(Image credit: Flickr user Rita Willaert)Lip stretching is a body modification that goes back 10,000 years and had been practiced all over the world, from Siberia to South America, from the Middle East to Europe, although there is no evidence that the custom traveled from one area to another. The procedure survives only in Africa and among some Amazonian tribes in South America. The practice is seen among women in the Mursi and Surma tribes of Ethiopia. The lower lip is pierced and a peg is inserted, to be replaced with a larger peg as the skin stretches. A plate or labret is inserted when the piercing is large enough. Traditionally, this is done as a young woman prepares to marry, but is now a personal decision rather than an obligation.
(Image credit: Wikipedia user Robrrb)Skull binding has been practiced at various points in history in widespread parts of the world, with some evidence of Neanderthal skulls that had been shaped around 45,000 BCE in Iraq. The custom of head shaping has been most notable among skulls excavated in Peru, where the practice dates back 9,000 years. The skull can only be shaped during infancy. The bones eventually harden to the point that skull modification would only break the cranial bones. An infant's skull would be wrapped with cloth (sometimes with wooden boards added) to restrict its expansion sideways, causing the head to grow long and tall instead. This practice was usually restricted to the wealthier classes. Reproductions of such skulls can be purchased online.
Scarification is a traditional alternative to tattooing in Africa, as ink doesn't stand out well on dark skin (link contains nudity). There are several purposes to the procedure: to decorate the body, to prove bravery and willingness to bear pain, and to signal allegiance to the tribe and family to which one belongs. The practice goes back at least several hundred years among widely scattered tribes. In some tribes, the process of scarification is part of a rite of passage into adulthood at puberty. See more pictures of scarification in Africa (contains nudity).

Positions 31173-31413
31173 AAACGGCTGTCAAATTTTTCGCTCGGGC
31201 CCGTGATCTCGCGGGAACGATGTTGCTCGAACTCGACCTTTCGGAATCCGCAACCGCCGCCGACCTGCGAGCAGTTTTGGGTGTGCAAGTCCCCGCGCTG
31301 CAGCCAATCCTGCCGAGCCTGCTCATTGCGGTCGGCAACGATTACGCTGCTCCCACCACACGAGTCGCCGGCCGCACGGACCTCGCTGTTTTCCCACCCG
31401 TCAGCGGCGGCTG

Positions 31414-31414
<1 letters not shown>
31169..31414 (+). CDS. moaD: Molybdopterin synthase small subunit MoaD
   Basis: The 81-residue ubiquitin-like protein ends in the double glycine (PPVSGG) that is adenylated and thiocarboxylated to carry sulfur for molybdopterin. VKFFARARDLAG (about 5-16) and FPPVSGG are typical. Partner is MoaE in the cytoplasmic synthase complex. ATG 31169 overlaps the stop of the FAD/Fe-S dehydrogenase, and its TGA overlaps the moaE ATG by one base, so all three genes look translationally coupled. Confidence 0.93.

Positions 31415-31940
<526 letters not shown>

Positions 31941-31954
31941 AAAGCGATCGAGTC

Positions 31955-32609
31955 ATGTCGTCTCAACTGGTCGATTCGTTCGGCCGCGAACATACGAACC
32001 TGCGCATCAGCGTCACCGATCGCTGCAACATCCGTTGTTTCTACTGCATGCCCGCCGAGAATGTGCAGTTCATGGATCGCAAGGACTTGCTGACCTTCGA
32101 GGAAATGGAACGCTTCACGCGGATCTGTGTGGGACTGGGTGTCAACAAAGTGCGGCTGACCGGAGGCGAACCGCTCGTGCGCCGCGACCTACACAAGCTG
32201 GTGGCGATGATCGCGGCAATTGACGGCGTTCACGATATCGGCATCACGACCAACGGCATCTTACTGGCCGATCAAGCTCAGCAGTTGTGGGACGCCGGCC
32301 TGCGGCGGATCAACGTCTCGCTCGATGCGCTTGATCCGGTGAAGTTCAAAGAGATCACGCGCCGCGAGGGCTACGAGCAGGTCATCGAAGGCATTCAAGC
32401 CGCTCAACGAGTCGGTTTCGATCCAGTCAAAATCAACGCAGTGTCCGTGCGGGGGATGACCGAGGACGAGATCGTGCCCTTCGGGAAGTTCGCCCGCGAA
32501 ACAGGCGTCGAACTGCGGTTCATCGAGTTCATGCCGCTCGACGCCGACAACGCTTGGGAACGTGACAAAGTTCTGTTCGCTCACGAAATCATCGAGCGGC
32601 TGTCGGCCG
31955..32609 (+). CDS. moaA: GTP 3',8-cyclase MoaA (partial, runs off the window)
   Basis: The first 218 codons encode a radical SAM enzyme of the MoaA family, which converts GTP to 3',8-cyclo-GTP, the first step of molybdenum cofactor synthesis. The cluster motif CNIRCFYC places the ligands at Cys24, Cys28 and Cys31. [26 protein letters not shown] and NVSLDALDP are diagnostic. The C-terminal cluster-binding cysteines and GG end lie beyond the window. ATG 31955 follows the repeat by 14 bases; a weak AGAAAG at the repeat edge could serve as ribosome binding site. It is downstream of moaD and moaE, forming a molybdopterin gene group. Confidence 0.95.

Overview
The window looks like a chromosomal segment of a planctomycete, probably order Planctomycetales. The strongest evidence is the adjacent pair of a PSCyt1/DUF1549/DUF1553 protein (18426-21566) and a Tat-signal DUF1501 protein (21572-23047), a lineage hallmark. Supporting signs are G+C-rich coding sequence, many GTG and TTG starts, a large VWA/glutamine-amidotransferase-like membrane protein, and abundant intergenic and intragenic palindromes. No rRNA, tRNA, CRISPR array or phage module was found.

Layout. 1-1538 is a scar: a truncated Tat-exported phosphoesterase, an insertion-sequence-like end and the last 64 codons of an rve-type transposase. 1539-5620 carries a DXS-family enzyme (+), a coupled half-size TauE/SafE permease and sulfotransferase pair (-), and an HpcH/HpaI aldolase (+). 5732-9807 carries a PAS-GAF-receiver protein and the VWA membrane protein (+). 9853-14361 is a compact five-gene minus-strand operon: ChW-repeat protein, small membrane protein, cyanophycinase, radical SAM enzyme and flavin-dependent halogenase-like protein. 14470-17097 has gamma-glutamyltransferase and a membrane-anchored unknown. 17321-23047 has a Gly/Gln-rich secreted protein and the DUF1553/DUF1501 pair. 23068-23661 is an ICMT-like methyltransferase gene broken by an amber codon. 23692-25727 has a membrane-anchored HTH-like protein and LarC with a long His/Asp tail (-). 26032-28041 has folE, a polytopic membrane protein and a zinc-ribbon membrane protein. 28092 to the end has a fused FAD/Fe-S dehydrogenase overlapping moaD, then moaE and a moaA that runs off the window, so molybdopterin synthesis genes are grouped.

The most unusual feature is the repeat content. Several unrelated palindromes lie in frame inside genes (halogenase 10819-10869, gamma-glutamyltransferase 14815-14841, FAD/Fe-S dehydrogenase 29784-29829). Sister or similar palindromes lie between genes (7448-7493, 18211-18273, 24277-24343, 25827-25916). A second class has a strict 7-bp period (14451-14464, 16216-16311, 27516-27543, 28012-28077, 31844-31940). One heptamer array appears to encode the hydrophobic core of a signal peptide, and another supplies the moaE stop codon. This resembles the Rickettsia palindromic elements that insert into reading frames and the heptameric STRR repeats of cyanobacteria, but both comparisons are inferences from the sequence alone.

(Image credit: Flickr user florathexplora)The women of the Kayan Lahwi tribe of the mountainous region straddling Burma and Thailand undergo a body modification that causes their necks to appear extremely long. Starting at the age of five, brass coils are set around their necks. These are replaced with longer coils as the girl ages, until a woman is carrying around about ten pounds of brass. This process does not elongate the neck; rather, it reshapes the collar bone and presses the shoulders down, which creates the illusion of a long neck.
7,000 years in Japan. Egyptian mummies four thousand years old were discovered with skin tattoos. In Europe, the practice is quite old as well. Ötzi the Iceman, a well-preserved European frozen European who died 5300 years ago was tattooed with 57 dots and lines on his spine and legs, which may be related to the arthritis he suffered.
(Image credit: Flickr user The Life of Bryan)The word tattoo comes from the Polynesian word tatu. Western explorers first encountered the custom in Tahiti in the 1700s. The traditional Maori moko facial tattoos were already a part of tribal culture when the Maori left Polynesia and settled in New Zealand over 700 years ago.
Circumcision is an ancient bodymod that goes back further than recorded history. Some scholars believe it began in eastern Africa, long before Abraham made it a ritual of faith. It may possibly have been used to dampen sexual desire and pleasure. The practice spread to Egypt and the Middle East over time. In males, circumcision entails the removal of the foreskin from the penis, which can affect sexual pleasure, but does not destroy it. However, some cultures also practice "female circumcision", which is actually genital mutilation, as it involves removal of the clitoris. This is done to prevent any sexual pleasure, and therefore prevent a woman from straying from her husband. The practice can lead to lifelong pain, sexual dysfunction, problems in childbirth, infection, and even death.
a previous Neatorama post.